Felix Klein, the German government's anti-Semitism commissioner, asked the Jews to avoid wearing their traditional skullcaps or 'kippah caps' at all times and everywhere in the country.
In an interview with a German newspaper, Klein on Saturday said "my opinion has unfortunately changed compared with what it used to be" on the matter.
"I cannot recommend to Jews that they wear the skullcap at all times everywhere in Germany," he added. However, Klein didn't elaborate on what places and times might be risky, The Times of Israel reported.
Meanwhile, President Reuven Rivlin of Israel on Sunday said he was "shocked" over Klein's remarks which stressed that wearing a skullcap may not be safe for Jews in parts of the country, urging the government in Berlin not to accept this situation.
Klein's statement "shocked me deeply," Rivlin said in a statement quoted by The Times of Israel.
"Responsibility for the welfare, the freedom and the right to the religious belief of every member of the German Jewish community is in the hands of the German government and its law enforcement agencies," the president added.
He said, "We acknowledge and appreciate the moral position of the German government and its commitment to the Jewish community that lives there, but fears about the security of German Jews are a capitulation to anti-Semitism and an admission that, again, Jews are not safe on German soil."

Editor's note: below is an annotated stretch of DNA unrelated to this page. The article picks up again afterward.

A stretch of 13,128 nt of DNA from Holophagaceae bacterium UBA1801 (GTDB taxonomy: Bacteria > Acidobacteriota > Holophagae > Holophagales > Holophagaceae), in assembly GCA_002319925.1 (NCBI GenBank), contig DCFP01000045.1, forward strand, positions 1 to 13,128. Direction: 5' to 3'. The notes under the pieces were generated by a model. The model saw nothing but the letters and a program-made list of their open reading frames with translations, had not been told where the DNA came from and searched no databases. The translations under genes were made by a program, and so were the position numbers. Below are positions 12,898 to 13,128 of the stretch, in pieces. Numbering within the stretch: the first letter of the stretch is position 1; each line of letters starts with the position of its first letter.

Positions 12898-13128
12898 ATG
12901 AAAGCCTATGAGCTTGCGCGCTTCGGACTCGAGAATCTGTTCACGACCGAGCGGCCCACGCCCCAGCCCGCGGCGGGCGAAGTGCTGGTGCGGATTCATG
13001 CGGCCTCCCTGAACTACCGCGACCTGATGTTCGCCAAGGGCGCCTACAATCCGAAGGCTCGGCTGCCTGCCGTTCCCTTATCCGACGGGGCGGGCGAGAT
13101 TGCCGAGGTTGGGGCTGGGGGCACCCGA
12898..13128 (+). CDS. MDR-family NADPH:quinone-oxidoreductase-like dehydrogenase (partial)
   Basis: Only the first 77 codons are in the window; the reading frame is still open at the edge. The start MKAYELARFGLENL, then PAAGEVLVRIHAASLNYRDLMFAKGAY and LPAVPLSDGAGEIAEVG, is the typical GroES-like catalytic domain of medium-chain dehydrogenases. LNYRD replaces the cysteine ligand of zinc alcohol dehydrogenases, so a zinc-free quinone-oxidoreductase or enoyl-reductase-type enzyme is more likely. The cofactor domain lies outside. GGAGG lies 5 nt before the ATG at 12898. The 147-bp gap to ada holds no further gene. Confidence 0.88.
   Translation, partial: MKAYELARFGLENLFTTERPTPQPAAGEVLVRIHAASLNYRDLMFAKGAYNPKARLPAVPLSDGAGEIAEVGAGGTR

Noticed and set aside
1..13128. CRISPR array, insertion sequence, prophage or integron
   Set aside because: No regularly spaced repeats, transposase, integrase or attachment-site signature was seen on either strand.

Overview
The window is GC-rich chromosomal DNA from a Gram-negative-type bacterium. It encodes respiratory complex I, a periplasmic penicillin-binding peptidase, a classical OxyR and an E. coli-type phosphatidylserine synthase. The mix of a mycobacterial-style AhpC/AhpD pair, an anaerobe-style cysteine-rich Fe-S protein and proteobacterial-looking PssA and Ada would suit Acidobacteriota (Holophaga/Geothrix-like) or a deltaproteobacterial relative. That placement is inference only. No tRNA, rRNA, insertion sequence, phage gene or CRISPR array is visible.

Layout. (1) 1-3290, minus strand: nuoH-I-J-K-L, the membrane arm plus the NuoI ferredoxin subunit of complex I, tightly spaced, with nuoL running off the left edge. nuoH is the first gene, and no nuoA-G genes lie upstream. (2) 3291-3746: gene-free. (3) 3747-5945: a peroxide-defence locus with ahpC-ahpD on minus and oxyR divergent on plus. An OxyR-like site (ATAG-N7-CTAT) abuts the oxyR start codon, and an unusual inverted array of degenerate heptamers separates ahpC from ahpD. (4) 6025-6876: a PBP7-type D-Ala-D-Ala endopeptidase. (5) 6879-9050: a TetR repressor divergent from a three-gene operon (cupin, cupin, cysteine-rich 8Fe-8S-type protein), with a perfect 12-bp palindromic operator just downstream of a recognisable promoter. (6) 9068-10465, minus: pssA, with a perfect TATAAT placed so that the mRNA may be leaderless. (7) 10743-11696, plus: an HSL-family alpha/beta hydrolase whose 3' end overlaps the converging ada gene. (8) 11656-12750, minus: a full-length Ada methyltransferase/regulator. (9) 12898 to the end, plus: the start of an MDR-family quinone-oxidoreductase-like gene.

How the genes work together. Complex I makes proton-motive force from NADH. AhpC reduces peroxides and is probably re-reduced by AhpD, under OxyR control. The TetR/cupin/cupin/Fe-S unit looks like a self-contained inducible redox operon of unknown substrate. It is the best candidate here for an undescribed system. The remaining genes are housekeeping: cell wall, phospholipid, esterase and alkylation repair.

"We will never submit, will never lower our gaze and will never react to anti-Semitism with defeatism -- and expect and demand our allies act in the same way," Rivlin added.
In his interview on Saturday, Klein, who last year became Germany's first-ever special envoy for Jewish life and combating anti-Semitism, blamed "increasing social disinhibition and brutality."
Klein's comments garnered a great deal of attention in Israel and Germany, though he had also expressed similar sentiments in the past.
In April 2018, Klein, who is not Jewish, told The Times of Israel in an interview that Jews can generally feel safe on Germany's streets, even when they are recognizably Jewish.
"But they have to be vigilant. It's not entirely without danger; one has to be alert. In the end, everyone has to assess the risks for himself. The danger is there. But I wouldn't necessarily agree with those who say it's absolutely impossible to show one's Jewishness in public in Germany," he said.
Asked if a Jew in today's Germany can wear a kippah in public without fear, Klein, replied: "In principle, yes. But not always."
Government statistics released earlier this month showed that the number of anti-Semitic and anti-foreigner incidents rose in Germany last year, despite an overall drop in politically motivated crimes.
To this, Klein also said better police training was needed to tackle the problem.
Anti-Semitic incidents rose by 19.6 per cent to 1,799 in 2018, with 89.1 per cent of them involving far-right perpetrators.
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